The readings for this feast do not directly explain the doctrine of the Trinity as we have come to know it. Rather, they offer us glimpses into the nature of our Triune God. The psalm response suggests that our primary response to God should be one of praise for the love that God has for us.
The God who is beyond our comprehension is also the God who has saved us. We see this theme in both the first reading and the gospel. The covenant language in the reading from Exodus underscores God’s unfathomable goodness. God’s graciousness and mercy are not rewards for our fidelity. They are extended to us in our sinfulness. It is God’s saving grace that transforms us, not any merit on our part. In the gospel we are assured that Jesus was sent into the world to save it, not to condemn it.
The Trinitarian phrase found in the letter to the Corinthians is so expressive of the love that God has for us that it has been incorporated regularly into the liturgy. It declares that through his death and resurrection, Jesus has opened for us the treasury of divine grace. It also proclaims that the love of God has forged the bonds of community that unite us. Created in the image and after the likeness of this God, we are called to unity among ourselves. As incomprehensible as it may seem, it is primarily through the unity that we share that we will manifest the unity that exists in God.
© Dianne Bergant CSA
As Catholic’s, we all know that Joseph and Mary fled to Egypt when Jesus was born, in fear of persecution if they remained in Israel, therefore making them refugees. According to UNCHR, there are over 70 Million forcibly displaced persons in our world today, which is more than twice the population of Australia. Federal Parliamentary figures show that, on average, Australia provides a home for about 6,000 refugees a year. As you can see, this is a tiny amount on a world scale. This week I ask you to remember and pray for all the refugees, those who are making a new life in a country like Australia, and those who are still stuck in camps or places of refuge.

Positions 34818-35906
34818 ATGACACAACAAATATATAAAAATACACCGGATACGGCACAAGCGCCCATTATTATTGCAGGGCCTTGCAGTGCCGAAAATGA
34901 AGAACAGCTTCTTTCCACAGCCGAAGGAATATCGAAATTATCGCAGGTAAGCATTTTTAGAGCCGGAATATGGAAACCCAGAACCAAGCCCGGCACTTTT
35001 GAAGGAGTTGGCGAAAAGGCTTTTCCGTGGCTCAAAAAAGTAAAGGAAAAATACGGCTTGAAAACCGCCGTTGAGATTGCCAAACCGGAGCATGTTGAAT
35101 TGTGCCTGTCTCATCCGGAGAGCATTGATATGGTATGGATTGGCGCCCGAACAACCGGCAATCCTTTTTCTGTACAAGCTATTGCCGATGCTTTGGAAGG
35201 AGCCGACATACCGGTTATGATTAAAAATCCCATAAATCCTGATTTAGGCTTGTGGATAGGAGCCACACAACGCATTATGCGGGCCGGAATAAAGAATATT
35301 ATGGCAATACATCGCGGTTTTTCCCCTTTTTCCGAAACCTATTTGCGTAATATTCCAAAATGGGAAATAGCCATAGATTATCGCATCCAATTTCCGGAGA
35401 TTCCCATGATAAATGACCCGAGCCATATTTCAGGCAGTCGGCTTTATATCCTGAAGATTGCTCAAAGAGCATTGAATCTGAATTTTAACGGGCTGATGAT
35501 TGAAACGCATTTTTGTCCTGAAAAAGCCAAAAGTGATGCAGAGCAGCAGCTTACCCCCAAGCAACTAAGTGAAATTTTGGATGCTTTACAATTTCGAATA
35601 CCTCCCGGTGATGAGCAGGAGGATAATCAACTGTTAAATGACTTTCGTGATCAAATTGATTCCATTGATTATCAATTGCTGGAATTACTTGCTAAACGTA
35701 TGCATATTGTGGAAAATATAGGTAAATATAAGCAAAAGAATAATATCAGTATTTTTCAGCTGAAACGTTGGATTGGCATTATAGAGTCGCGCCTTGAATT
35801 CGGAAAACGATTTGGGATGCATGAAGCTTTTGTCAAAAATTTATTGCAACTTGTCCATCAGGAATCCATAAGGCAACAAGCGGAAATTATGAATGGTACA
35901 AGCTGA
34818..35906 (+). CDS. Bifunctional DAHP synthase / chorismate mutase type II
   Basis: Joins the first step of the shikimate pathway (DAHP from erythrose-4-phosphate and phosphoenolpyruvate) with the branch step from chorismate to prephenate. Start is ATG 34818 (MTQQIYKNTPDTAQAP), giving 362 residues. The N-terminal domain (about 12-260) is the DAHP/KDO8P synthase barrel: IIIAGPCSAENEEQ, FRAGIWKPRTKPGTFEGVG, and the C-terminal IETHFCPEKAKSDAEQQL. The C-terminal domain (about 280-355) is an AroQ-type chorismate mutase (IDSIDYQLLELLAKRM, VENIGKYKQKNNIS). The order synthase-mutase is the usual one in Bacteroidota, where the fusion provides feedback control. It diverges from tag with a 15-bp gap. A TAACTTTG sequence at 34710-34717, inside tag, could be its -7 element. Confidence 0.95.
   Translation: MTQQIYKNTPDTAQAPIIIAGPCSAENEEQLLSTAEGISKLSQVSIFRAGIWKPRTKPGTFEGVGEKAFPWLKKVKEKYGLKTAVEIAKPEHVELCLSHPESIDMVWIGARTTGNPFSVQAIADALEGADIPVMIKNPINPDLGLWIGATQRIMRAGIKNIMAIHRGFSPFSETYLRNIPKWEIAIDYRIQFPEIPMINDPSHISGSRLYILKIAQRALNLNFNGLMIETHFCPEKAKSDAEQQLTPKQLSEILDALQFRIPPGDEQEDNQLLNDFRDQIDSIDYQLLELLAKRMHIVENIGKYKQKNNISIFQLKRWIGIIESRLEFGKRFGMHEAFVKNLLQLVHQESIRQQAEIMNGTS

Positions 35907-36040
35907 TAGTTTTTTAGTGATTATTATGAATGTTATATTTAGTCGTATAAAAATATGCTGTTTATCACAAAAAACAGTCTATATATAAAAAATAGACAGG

Last week we celebrated Reconciliation Week, for which we are creating a mosaic yarning circle in our Piazza. In direct contrast, this week in America we have witnessed the opposite to what we are trying to work towards here in Australia with Reconciliation Week. What I ask and pray for is that all Australians, every day, value and celebrate the unique differences of our Indigenous culture, and every culture that makes our country great. Let every one of us bravely be leaders in our world by truly demonstrating true Reconciliation.
CoVID-19 Update – Although our Government has lifted some restrictions earlier than expected, our school’s restrictions have remained the same. I will continue to keep you updated.
As mentioned previously. I will be participating in this year’s Vinnies Sleepout. At the moment I am 12th on the Launceston Leader board. This year the sleepout is to take place at our homes because of coronavirus precautions, so I will be sleeping out in my yard. Thank you for people who have already supported me by donating to Vinnies. Monies raised from this event goes to help local people in need. If you would like to help, please visit this link to sponsor me https://www.ceosleepout.org.au/sponsor?kw=shayne+kidd
The Sleepout is on Thursday June 18.
Have a great week and keep safe.
The children in 3/4 Morgan were asked to write about their experiences of the last few weeks in Lockdown. They were given a template to help plan and sequence their writing. Here are a couple we particularly enjoyed.
We have a number of students who have received 25 and 50 stickers in their sticker booklet. These stickers are given to students displaying positive and respectful behaviour in the playground.
They are a great role model for others. Well done!
A reminder that it is the Queen's Birthday public holiday on Monday the 8th of June. We hope you enjoy the long weekend, and look forward to seeing students back at school on Tuesday next week.